Heine: For me, it is not about the target group, it is about my own creativity. What fascinates me is the staging images. It is a myth that you have to keep a child awake to write to children. For me, this is the biggest nonsense. Great children’s book author Beatrix Potter hated the kids so much that she would move across the street when they approached her. She also interviews authors who say: “I would like to write a novel, but first and foremost I will write for children.” I can hardly see red.
SPIEGEL: Author Enid Blyton once said coldly of Verrisse: “I’m not interested in criticism from people over the age of twelve.”
Heine: The child is a ruthless critic. If the book is not impressive, it gets up and goes. To become a great children’s book author you have to be a writer and illustrator. The two are fire and water. The author thinks about the words and takes time to develop something. A painter who lives in the present time. We think a picture on the spot. If the author describes this, he will need ten pages.
SPIEGEL: Did you intend to make the world a better place with children’s books?
Heine: No, no one can make the world a better place. I did this myself.
SPIEGEL: Do you have life-long friends?
Heine: Yeah. I have few friends, but they’ve always been this way. If we met earlier, everyone should have brought a story and told. I learned that in Africa, there is a wonderful tradition of storytelling there. My wife and I write a letter to all of our friends every Sunday. Sure, the contact is missing. But here I have a great garden and twelve months of great light. This is very important for a painter.
SPIEGEL: What repeatedly drove you to move away from Germany?
Heine: I will not let anything come from Germany. It’s a wonderful country – but so narrow, everything needs to be planned down to the smallest detail. In particular, I like the Germans more than the herd.
SPIEGEL: Together with singer Peter Maffai, you invented the little green kite “tabalog”. This musical figure is now terribly nervous for many people. Have you already experienced such reactions?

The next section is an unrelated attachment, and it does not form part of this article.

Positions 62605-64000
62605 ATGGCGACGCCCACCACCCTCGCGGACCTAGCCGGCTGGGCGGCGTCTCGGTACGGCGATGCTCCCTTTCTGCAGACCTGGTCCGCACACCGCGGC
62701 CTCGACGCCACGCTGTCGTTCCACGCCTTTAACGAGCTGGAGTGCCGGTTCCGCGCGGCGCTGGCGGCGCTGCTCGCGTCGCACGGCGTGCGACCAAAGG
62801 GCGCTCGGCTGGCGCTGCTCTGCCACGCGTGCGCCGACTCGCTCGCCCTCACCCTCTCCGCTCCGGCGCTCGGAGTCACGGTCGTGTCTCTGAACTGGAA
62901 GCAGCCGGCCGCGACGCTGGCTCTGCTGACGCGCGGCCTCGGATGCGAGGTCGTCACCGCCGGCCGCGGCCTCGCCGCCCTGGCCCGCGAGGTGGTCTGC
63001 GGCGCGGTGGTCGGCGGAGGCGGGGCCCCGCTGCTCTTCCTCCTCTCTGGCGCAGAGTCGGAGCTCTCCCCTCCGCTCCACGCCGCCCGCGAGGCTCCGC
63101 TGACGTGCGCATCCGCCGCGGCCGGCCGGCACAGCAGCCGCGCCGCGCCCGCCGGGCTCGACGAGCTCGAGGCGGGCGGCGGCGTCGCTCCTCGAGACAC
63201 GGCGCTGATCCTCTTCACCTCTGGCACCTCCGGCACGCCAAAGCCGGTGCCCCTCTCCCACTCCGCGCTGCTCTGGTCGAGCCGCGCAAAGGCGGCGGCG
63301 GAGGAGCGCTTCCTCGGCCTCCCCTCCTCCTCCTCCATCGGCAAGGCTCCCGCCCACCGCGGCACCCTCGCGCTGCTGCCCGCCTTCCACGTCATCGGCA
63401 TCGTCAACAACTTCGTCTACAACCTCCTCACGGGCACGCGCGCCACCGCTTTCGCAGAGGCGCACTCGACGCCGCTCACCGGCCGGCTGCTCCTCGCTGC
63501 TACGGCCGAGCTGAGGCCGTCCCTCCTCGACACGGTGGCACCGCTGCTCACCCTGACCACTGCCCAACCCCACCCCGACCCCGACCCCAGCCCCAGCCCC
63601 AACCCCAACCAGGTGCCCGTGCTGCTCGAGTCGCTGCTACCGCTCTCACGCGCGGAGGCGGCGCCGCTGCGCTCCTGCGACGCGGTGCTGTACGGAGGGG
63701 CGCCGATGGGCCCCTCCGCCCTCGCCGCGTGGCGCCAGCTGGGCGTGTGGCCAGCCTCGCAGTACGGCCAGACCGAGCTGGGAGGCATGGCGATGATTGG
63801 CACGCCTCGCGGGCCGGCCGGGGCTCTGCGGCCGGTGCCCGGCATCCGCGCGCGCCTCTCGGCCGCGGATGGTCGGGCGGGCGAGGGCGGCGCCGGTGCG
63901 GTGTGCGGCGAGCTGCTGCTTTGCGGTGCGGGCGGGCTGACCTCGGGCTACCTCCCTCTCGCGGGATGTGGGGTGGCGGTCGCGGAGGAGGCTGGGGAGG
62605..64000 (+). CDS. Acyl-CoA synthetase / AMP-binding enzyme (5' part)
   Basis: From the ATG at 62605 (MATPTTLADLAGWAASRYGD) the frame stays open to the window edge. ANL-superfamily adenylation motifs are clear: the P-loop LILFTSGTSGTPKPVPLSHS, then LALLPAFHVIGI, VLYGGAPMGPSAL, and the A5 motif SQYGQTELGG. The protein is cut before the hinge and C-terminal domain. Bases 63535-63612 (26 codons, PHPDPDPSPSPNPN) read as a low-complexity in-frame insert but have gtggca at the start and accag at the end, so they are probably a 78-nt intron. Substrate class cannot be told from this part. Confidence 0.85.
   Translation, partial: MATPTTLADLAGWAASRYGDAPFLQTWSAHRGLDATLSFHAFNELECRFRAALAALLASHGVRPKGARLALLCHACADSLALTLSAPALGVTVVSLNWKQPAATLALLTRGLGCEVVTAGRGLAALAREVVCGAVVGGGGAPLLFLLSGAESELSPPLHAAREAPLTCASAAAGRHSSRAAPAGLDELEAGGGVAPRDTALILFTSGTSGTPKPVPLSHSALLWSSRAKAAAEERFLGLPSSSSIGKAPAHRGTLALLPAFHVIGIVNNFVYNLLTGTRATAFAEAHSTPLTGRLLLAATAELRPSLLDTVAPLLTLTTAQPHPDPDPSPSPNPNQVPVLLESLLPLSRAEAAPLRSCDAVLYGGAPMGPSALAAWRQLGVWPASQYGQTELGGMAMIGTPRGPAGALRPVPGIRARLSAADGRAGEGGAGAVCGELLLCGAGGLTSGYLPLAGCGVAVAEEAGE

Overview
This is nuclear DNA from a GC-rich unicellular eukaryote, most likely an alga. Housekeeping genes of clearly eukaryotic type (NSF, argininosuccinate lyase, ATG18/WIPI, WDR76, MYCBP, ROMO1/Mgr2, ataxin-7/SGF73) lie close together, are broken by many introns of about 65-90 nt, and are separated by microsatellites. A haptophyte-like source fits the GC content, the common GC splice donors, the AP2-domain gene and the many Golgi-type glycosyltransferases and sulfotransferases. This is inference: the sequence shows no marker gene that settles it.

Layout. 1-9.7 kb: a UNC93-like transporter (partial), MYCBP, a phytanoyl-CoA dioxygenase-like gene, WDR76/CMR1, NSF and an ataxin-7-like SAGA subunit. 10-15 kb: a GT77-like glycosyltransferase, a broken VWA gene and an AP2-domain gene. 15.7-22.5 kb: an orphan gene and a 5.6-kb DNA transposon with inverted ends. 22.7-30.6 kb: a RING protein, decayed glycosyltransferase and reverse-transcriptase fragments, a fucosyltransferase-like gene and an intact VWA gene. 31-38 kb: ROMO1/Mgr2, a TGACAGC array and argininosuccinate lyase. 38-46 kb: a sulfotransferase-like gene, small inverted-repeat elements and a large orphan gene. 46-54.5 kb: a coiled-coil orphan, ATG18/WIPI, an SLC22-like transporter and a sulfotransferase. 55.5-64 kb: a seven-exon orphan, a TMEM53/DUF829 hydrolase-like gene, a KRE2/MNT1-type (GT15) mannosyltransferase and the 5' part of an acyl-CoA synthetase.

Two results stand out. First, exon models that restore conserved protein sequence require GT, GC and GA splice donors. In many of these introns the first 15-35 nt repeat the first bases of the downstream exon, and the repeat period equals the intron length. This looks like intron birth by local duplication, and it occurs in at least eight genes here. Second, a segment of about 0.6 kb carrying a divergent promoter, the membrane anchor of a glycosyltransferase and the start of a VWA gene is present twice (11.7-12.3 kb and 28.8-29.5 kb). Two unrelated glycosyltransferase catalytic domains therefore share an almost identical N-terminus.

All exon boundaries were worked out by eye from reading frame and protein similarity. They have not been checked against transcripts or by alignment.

Heine: No, I didn’t notice that. It disappeared behind this dragon. He died to death a little. I have mine there Participate I got, but I don’t want to mention.
SPIEGEL: Are you good at participating?
Heine: Yes, very good. My wife always says I’m so reckless. I find money only interesting when I can share it with friends. I’m also very good at getting rid of it. The Prussian Cultural Heritage Foundation contacted me because they were interested in my property. What made me so happy was that the kids don’t have to throw it away.
SPIEGEL: Is it okay to talk about your death?
Heine: Not bad at all. How are you supposed to be 80 and not think about death? Everyone in my family died a wonderful death. My father died while walking in the woods. My mother slept and never woke up.
SPIEGEL: Are you really close to Heinrich Heine?
Heine: Unfortunately no. I love his poems and I just memorized a great one from him:
Happiness is an easy whore
He does not like to be in the same place;
Hold your hair by your forehead
And he kisses you quickly and flaps away.
On the contrary, Frau Misfortune has it
Bring you close to the heart.
She says she is in no hurry
It sits beside your bed and knits.